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October 28, 2016   |   Diesel Technology Forum

Policy Insider

The Little Chemical Plant that Could

Thanks to selective catalytic reduction (SCR), a small chemical plant is attached to these clean diesel engines to meet stringent near-zero emissions standards established by the U.S. Environmental Protection Agency (EPA) beginning for trucks built for model year 2010.


It’s the hottest day of the year, humidity is through the roof, and a 30,000 lbs. truck is delivering 50,000 lbs. of freight up a mountain. Not only will the clean diesel engine under the hood of this truck get the job done, but thanks to the clean diesel system, freight will get delivered along with impressive air quality benefits. Thanks to enormous advances in clean diesel technology, more goods and work can be completed while reducing emissions to near-zero levels. The latest clean diesel trucks deploy a small chemical plant attached to the engine that can achieve these impressive air quality benefits. Thanks to the recent VW settlement, more of these clean diesel trucks can enter service and start delivering freight and clean air benefits to communities around the country.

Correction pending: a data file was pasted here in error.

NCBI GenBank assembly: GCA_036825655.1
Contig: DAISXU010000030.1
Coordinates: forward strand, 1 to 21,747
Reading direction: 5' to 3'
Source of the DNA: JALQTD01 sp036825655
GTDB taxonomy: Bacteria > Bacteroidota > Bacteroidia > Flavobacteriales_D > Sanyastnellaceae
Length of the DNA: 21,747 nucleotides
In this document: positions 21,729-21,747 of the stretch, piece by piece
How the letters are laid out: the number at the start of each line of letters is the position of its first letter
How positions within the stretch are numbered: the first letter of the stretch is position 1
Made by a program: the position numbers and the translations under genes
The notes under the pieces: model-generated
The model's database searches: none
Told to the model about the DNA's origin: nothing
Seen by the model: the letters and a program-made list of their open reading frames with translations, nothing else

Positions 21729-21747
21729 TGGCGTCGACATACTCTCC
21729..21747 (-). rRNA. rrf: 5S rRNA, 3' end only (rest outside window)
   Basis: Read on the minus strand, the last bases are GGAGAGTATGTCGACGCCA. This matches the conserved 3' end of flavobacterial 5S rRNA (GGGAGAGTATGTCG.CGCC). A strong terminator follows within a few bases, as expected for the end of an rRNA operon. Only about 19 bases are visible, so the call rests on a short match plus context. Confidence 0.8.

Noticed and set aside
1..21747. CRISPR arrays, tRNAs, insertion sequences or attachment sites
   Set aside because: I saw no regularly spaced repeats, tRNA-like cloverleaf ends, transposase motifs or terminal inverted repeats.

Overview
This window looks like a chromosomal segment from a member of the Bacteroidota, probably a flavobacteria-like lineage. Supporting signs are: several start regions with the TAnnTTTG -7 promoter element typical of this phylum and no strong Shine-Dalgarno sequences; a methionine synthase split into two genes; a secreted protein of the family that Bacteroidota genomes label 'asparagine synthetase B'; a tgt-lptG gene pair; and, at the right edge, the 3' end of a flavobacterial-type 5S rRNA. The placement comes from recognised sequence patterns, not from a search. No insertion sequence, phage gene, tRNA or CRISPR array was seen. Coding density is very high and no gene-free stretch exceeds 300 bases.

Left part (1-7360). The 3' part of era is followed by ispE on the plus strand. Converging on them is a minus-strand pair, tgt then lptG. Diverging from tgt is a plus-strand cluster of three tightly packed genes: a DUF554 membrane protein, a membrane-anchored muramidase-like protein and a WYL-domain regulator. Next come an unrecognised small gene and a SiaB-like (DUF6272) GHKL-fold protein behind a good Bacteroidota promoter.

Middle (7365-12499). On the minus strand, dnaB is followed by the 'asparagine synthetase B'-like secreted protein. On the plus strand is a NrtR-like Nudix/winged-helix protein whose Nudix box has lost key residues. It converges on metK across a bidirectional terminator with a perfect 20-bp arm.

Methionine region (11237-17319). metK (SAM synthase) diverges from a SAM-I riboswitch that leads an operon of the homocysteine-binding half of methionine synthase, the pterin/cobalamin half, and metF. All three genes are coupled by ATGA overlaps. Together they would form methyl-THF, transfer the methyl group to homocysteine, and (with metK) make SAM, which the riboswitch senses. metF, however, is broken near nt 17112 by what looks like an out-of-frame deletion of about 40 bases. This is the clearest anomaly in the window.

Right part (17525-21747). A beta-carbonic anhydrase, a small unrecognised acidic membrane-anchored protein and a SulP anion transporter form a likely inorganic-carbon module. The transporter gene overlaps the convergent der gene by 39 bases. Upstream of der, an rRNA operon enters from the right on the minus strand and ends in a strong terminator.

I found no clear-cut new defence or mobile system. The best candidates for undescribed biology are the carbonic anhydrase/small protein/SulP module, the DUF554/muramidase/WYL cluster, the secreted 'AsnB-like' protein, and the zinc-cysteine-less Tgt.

One of the most overlooked technological breakthroughs in transportation has not been self driving electric cars, but the clean diesel system found on commercial vehicles and off-road equipment. Thanks to selective catalytic reduction (SCR), a small chemical plant is attached to these clean diesel engines to meet stringent near-zero emissions standards established by the U.S. Environmental Protection Agency (EPA) beginning for trucks built for model year 2010. 

Today, one-in-four commercial vehicles on the road across the country is powered by a clean diesel truck using an SCR system. Put another way, three out of four trucks on the road do not come with the latest clean diesel systems. 

Thanks to the recent VW settlement, more of these clean diesel trucks may enter service and deliver immediate term air quality benefits for communities across the country. Through the $2.7 billion Environmental Mitigation Trust, included in the settlement, states may replace older vehicles and equipment with the latest clean technologies to reduce emissions of oxides of nitrogen (NOx) and improve air quality.

Recent research highlights that clean diesel remains the most cost effective technology to reduce emissions of NOx and improve air quality. While there are other technologies and fuels, clean diesel may be the most cost effective path to improve air quality on a dollar-for-dollar basis.  According to EPA’s recent National Port Strategy, eliminating 1 lbs. of NOx by replacing the oldest trucks with a new clean diesel truck can be achieved by investing $86.   The same emission reduction would cost $107 for natural gas and almost $200 for all-electric technology.

Thanks to clean diesel and advanced SCR systems, more emission reductions and clean air benefits can be generated for communities across the country than alternatives.  States looking to maximize their clean air investments and improve air quality for their constituents through the VW settlement should consider clean diesel.



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Ezra Finkin
Director, Policy
efinkin@dieselforum.org
301-668-7230

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